keygen new \
--channel 'stable' \
--version '2.0.0'

2. Upload artifacts

The next step is uploading your artifacts. Remember, releases can have many artifacts now. This can be done using the upload artifact endpoint, or using the CLI's keygen upload command.

What's changed? In v1.0, you would upload an artifact for each release. With v1.1, you upload many artifacts for a single release.

Using the CLI, a good recipe for this is to run the following for each artifact:

keygen upload ./build/keygen_linux_amd64 \
--release '2.0.0' \
--platform 'linux' \
--arch 'amd64'
keygen upload ./build/keygen_darwin_amd64 \
--release '2.0.0' \
--platform 'darwin' \
--arch 'amd64'
# …

3. Publish the release

The final step is publishing a release. Unlike v1.0, releases are no longer automatically marked as published. They must be explicitly published. Releases in a draft state will be unlisted, unavailable for download and inelligible for upgrades. This can be done using the publish release action, or using the CLI's keygen publish command.

What's changed? In v1.0, releases were automatically published after its artifact was uploaded. With v1.1, releases must be explicitly published.

Using the CLI, a good recipe for this is to run the following:

keygen publish --release '2.0.0'

Publishing a release will immediately make it available for download, also making it elligible for automatic upgrades.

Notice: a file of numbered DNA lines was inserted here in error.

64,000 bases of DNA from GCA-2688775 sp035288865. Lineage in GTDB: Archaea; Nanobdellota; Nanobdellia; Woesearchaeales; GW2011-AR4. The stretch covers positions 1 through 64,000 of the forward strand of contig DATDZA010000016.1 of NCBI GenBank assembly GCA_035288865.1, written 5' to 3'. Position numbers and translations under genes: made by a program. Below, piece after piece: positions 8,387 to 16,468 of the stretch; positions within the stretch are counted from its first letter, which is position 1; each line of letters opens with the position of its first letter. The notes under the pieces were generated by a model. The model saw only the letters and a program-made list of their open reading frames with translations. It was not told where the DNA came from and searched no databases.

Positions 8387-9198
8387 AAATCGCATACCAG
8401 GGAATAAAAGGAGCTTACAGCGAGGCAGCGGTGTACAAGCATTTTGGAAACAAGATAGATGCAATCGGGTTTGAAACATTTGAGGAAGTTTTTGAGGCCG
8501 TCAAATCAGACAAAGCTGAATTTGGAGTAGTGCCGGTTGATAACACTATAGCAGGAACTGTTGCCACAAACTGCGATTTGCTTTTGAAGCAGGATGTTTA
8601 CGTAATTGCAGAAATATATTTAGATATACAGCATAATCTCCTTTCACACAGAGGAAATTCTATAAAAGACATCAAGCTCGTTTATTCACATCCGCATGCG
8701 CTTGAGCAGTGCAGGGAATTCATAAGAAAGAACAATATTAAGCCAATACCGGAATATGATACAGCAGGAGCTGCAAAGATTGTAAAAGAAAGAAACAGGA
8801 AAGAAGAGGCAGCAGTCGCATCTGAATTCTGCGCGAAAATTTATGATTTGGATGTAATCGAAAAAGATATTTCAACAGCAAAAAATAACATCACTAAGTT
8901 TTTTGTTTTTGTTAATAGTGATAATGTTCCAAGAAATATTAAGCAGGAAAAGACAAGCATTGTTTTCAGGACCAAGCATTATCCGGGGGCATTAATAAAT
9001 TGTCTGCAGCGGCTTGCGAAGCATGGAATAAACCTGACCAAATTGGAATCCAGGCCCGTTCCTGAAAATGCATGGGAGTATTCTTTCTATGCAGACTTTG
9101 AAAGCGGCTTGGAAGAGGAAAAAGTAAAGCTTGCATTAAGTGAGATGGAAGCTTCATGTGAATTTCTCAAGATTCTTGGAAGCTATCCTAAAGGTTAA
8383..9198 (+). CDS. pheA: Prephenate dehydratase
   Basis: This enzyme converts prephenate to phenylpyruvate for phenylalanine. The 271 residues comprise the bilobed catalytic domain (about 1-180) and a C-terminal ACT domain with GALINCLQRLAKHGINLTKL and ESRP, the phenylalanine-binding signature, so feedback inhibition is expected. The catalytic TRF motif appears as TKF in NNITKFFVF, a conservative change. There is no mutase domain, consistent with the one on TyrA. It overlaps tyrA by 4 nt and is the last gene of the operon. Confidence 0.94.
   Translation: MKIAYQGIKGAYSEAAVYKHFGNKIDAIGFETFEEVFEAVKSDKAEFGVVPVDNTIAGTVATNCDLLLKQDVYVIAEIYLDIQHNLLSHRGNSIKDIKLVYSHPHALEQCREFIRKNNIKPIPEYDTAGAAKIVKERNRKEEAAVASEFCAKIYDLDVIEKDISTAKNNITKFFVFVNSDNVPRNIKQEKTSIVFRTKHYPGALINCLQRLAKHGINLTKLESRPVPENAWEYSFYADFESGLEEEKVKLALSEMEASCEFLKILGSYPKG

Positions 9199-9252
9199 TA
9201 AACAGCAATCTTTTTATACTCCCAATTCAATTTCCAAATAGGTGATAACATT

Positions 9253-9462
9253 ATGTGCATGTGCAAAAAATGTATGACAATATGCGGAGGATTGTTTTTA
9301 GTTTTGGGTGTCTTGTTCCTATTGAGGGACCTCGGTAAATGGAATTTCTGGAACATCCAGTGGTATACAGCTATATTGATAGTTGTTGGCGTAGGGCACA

4. Tag the release

As part of your publishing process, you can now add an optional tag to your release. For example, with our CLI, we utilize a latest tag, which points to our latest release, allowing us to link to the latest installer like this:

curl -sSL | sh

This step can be done using the update release endpoint, or by using the CLI's keygen tag and keygen untag commands.

What's changed? Nothing — in v1.0, releases did not have tags.

Tags must be unique, so if you're using a latest tag, the previous tag must be untagged before a newer release can utilize the latest tag. Using the CLI, a good recipe for this is to run the following:

keygen untag --release 'latest'
keygen tag 'latest' --release '2.0.0'

This will untag the current latest release and then tag 2.0.0 as latest.

This is an optional step. Tags are not required.

Upgrading your app's integration

With API version pinning, your account is pinned to the then-current API version after its first request. This means that unless your account was created after v1.1 was released, your account is likely pinned to v1.0. This is why nothing broke within your integration when we released v1.1, even though we made quite a few breaking changes.